“LifePoint has all the intentions of putting money into this hospital and turning it around. But currently the market value is $22 million, which is what they paid for it,” Clark said.

Clark conceded that the hospital’s value may one day be worth more, but not yet.

“Everyone would agree they are going to make some significant investments in this hospital, and at that point, fine, increase the value of the property,” Clark said.

Aside from the hospital’s general condition, Clark argued that the hospital was becoming functionally obsolete due to its age of 40 years old.

All hospitals depreciate in value over time due to technology advancements and changing industry standards. For example, Haywood Regional has 12-foot-high ceilings, while the industry standard today is 14.5 feet, Clark said.

But the county and Duke LifePoint disagree on the pace of depreciation.

The county claims the hospital is 30 percent depreciated.

“That’s wildly wrong,” Clark said. “The hospital should be 80 percent depreciated.”

Clark also played more subtly to the county’s good will, suggesting that the county should be appreciative that Duke LifePoint emerged as a savior for the struggling hospital in Haywood, as well as the hospitals in neighboring Jackson and Swain counties, which were bought in tandem with Haywood.

“Duke LifePoint came to this market with good intentions to try to turn these hospitals around,” Clark said. “This is not only an investment in the hospital, but an investment in the community. They just want to be treated fairly like anybody else would.”

Francis said they wouldn’t have bought Haywood Regional “if they didn’t think there was money to be made here.”

Duke LifePoint has been on an acquisition streak in North Carolina. Five years ago, it had no hospitals in the state, but it now has nine. LifePoint has a network of more than 60 hospitals and 30 outpatient centers in 20 states.


Battle of the lists

Meanwhile, a secondary tax appeal is playing out over the value of the hospital’s taxable equipment. Every scrap of equipment, from IV polls and desk chairs to MRI machines and computer systems, are subject to property tax.

The county has yet to get its hands on an accurate equipment list, however. The county keeps asking, but the list keeps changing.

“At one time they provided a list of historical costs to our auditor and now they don’t want to use that list and want to use a new list,” Francis said.

LifePoint’s Senior Tax Specialist Jack DaBell admitted the first list was wrong — it was one they had inherited when purchasing the hospital in 2014. The list had 5,000 assets, but some of those don’t exist anymore, he said.

“We had to find what was still there from that list and then after that put together an inventory of everything else that is there on site that maybe isn’t on the historic asset list or is unable to be matched back to an asset on the historic asset list,” DaBell said. “Our effort was to be very complete in the inventory.”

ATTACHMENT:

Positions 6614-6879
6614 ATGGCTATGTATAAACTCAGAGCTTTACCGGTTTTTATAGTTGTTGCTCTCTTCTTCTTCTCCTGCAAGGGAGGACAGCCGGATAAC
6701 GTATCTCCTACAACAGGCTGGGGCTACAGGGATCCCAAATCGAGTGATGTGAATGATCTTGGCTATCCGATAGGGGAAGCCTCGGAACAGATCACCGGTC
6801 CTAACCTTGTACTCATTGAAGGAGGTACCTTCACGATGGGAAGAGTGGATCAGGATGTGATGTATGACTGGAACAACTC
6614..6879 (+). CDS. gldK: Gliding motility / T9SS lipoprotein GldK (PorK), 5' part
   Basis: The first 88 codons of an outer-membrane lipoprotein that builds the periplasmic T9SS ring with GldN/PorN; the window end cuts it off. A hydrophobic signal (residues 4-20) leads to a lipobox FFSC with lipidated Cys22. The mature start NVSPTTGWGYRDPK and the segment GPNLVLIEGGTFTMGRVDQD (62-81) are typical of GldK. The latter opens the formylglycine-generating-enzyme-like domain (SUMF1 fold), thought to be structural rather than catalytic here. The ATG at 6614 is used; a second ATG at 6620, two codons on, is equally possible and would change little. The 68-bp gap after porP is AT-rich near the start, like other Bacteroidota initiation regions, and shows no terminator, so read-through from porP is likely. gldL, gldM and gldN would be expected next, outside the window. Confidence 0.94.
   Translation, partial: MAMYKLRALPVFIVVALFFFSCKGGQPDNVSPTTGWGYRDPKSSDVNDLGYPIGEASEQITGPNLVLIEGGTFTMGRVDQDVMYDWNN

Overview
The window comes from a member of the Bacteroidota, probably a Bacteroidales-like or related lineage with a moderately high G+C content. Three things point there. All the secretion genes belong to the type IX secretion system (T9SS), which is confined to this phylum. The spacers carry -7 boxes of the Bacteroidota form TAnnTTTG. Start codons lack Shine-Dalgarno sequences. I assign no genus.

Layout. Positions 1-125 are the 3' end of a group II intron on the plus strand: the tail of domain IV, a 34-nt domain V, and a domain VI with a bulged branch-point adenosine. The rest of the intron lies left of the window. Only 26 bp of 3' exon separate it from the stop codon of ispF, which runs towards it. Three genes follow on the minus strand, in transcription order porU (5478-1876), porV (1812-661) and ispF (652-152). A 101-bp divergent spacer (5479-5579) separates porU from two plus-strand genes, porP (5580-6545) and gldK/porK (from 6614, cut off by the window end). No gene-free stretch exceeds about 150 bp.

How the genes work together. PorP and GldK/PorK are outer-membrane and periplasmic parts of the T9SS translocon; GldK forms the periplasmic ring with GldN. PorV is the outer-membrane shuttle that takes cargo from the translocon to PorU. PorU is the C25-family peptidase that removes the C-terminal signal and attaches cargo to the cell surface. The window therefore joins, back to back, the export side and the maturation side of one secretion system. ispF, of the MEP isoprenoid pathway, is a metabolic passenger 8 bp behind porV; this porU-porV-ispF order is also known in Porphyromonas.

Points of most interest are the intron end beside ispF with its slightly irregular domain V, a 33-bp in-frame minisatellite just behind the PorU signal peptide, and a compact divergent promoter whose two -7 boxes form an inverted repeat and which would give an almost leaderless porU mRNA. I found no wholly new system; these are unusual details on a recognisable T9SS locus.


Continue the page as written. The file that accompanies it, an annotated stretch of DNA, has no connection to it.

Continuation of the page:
The county hasn’t found it to be very complete, however.

“I still feel like we are too far apart and I feel like we don’t have all the information we need,” Francis said.

An audit of the list was conducted based on county officials’ institutional knowledge of the hospital, coupled with the services of a consultant who specializes in business equipment tax audits.

They found several items missing from the equipment list and others vastly undervalued — calling into question the veracity of the list as a whole.

One source of contention was a suite of electronic medical records software purchased by the hospital for more than $8 million, yet listed by LifePoint as worth less than $400,000, Francis said.

That led to some debate over whether the computer software is in use anymore.

“They don’t know if they are still using it or not,” Francis said.

Another question surrounded a new back-up generator that didn’t appear on the equipment list from LifePoint. 

Members of the tax appeal board signaled their frustration over the shifting lists.

“It does concern me that we continue to have missing information on both sides. At some point we have to come to an end about the exchange of information,” said Mary Ann Enloe, a member of the Equalization and Review Board.

“Would it be fair to say we have demonstrated the original list is inaccurate?” LifePoint’s consultant Ken Fancolly asked.

“I don’t know that we can say that at this time. I don’t know we are there just yet,” Francis said.

Another challenge was last minute additions to the list before the hearing.

“We need to have all that information in time to study it,” said Evelyn Cooper, chair of the Equalization and Review Board.

In Vance County, Duke LifePoint has been at odds with the county over its hospital equipment list for three years. Vance County Tax Collector Portia Brooks said they, too, have struggled with shifting lists.

“They kept saying they didn’t have it, and we were like ‘We need the entire list,’” Brooks said.

Not wanting to wait as long as Vance has, the tax appeal board decided to cut off the back and forth and render a verdict after last week’s hearing. They voted once again to uphold the county’s position on the hospital’s equipment value.

The county claims the value of the equipment in the hospital is $16 million. LifePoint claims the equipment value is $10 million — but the two numbers aren’t apples to apples.

Duke LifePoint’s equipment value of $10 million includes the whole gamut of medical facilities under its umbrella — myriad doctors’ practices, two urgent care centers, an outpatient surgery center, the fitness center and hospice center.